The mean reservoir pressure, FPR is defined by Equation 1:

HCPV

PHCPV

FPR (1)

where:

gw SSPVHCPV

1

Absolute permeability can be updated by simple empirical relationships (Samier and Gennaro, 2007), and in this case, by

considering the horizontal stress distribution. Table 2 shows the permeability multipliers based on the maximum and

minimum horizontal stresses. The steam injection rate was kept constant (1881 STBD) and maximum production rate was

kept constant what?(1200 STB/d) to compare results. All simulations also took into account the total production rate (water,

gas and oil).

Table 2. Permeability multipliers as a function of the maximum and minimum horizontal stresses

Table 3 shows the fluid and rock properties for the construction of a SAGD model.

Table 3. Reservoir model and rock and fluid properties

4 SPE SPE-171096-MS

Fig. 2 shows the vertical spacing between wells: 14, 28 and 42 ft (reservoir simulations, not shown in this paper, concluded

that these spacings are the best well pairs separation for optimum production) and Fig. 3 shows the workflow used. The type

of coupling between the simulated flow and geomechanical simulation is explicit; the porosity is the coupling parameter (i.e.

the input porosity simulator is not the same output porosity recalculated in each step because of stress variations).

Fig

.

2

. Vertical spacing between wells

Fig

.

3

.

Workflow

Equation 2 is implemented for the model of conservation of mass rock:

PC

C

Crb

bc

r

1(2)

where:

nn AAA 1

Adelta

Presentation of Data and Results

Seismic Modelling

The purpose of the fluid substitution and stress simulations is to model seismic properties (seismic velocities), evaluate the

density of a saturated rock at a given reservoir condition (i.e. pressure, temperature, porosity, salinity and mineral type) and

evaluate the fluid saturation with steam injection stimulation (Kumar, 2006). The seismic velocity of an isotropic material

can be calculated using equations referenced by Gassmann (1951).

The fluid properties (density and incompressibility modules) were calculated using the equations of Batzle and Wang (1992)

that model the properties as a function of pressure, temperature and characteristics related to their chemical compositions. It

is assumed that the fluid properties calculated according to Batzle and Wang (1992) are good approximations as

demonstrated by Vasquez and Dillon (1993). The compressional and shear velocity variations for fluid substitution were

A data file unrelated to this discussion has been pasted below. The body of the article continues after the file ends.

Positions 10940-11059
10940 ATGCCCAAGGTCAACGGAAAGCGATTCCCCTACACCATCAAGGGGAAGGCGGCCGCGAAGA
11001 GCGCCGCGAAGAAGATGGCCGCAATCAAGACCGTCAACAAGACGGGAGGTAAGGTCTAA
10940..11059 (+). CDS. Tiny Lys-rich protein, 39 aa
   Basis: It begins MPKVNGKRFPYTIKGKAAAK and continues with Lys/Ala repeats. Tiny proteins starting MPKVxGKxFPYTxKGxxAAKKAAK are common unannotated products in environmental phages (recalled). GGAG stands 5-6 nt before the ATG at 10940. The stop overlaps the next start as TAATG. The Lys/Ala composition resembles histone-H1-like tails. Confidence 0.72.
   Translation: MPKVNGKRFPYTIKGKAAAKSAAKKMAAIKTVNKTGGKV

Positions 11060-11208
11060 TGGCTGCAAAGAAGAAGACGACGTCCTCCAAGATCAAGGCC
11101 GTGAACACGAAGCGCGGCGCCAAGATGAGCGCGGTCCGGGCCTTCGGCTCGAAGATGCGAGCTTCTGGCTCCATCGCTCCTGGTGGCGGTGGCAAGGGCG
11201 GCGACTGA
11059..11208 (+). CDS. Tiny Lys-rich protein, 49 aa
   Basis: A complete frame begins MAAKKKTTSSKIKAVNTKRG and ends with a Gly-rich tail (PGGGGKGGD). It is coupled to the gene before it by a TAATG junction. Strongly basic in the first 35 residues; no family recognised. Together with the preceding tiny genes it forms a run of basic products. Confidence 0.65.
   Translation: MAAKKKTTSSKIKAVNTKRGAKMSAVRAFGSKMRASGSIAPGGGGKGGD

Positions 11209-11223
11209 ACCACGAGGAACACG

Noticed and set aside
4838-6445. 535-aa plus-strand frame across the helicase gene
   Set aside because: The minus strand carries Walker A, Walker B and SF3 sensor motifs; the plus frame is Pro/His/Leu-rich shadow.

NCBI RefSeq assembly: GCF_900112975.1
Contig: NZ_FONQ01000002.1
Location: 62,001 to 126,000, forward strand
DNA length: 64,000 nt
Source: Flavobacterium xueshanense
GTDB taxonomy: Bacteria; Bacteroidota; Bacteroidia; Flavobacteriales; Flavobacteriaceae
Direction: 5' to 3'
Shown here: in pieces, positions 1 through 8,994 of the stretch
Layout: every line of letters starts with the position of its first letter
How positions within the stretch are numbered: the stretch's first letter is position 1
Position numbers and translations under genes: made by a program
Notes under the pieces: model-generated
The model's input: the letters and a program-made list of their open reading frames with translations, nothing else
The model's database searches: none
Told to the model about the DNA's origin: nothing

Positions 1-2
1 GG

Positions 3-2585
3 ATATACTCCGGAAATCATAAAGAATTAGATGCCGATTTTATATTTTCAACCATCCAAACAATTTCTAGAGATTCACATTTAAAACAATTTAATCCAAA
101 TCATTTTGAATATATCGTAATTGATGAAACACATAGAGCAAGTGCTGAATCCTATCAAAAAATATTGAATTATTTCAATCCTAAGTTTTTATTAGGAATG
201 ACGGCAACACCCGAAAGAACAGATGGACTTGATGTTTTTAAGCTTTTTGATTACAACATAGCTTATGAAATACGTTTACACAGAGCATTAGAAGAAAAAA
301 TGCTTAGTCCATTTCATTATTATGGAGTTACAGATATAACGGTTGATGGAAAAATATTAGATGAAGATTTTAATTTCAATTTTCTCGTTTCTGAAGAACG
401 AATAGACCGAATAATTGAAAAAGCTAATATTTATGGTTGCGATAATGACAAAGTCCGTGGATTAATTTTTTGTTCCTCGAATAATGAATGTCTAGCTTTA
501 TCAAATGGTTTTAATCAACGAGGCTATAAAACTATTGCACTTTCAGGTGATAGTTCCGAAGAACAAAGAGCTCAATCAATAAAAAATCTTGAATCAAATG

calculated using Gassmann’s equations (1951).

The absolute change in acoustic impedance was calculated for the two rock types after 9 years of continuous steam injection,

and taking into account the three possible well spaces (14, 28 and 42 ft). The same variation of acoustic impedance was

expressed in percentage form (Fig. 4,Fig. 5, and Fig. 6).

Acoustic Impedance Variation

The Gassmann equations were used to perform fluid substitution (Gassmann, 1951). The values of pressure, temperature, oil,

gas and water saturation for the initial time and the time of abandonment (9 years) were taken from simulations of flow-

thermal-geomechanics. Equations from Batzle and Wang (1992) were used to calculate the seismic properties of fluids.

Table 4 shows the initial conditions for fluid substitution using the Gassmann equation.

SPE SPE-171096-MS 5

Table 4. Initial fluid replacement to the Gassmann equation conditions

Fig.4. Acoustic impedance variations (gm/cm3·m/s) and temperature (˚F) after 9 years of steam injection for the

more resistant rock and vertical separation of 14 ft between wells

Fig. 5 Horizontal sections: acoustic impedance variation after 9 years of steam injection for the more resistant

rock and a vertical separation of 14 ft between wells

6 SPE SPE-171096-MS

(a)

(b)

(c)

Fig. 6. Histograms of the percentage of change of acoustic impedance for the more resistant rock and a vertical spacing of (a)

14 ft, (b) 28 ft and (c) 42 ft

Temperature has a similar behavior to the variation of acoustic impedance behavior because the region with the highest

temperature gradient corresponds to the region which has undergone a greatest displacement of oil, gas and water, and

therefore, the greatest variation of oil, gas and water saturation.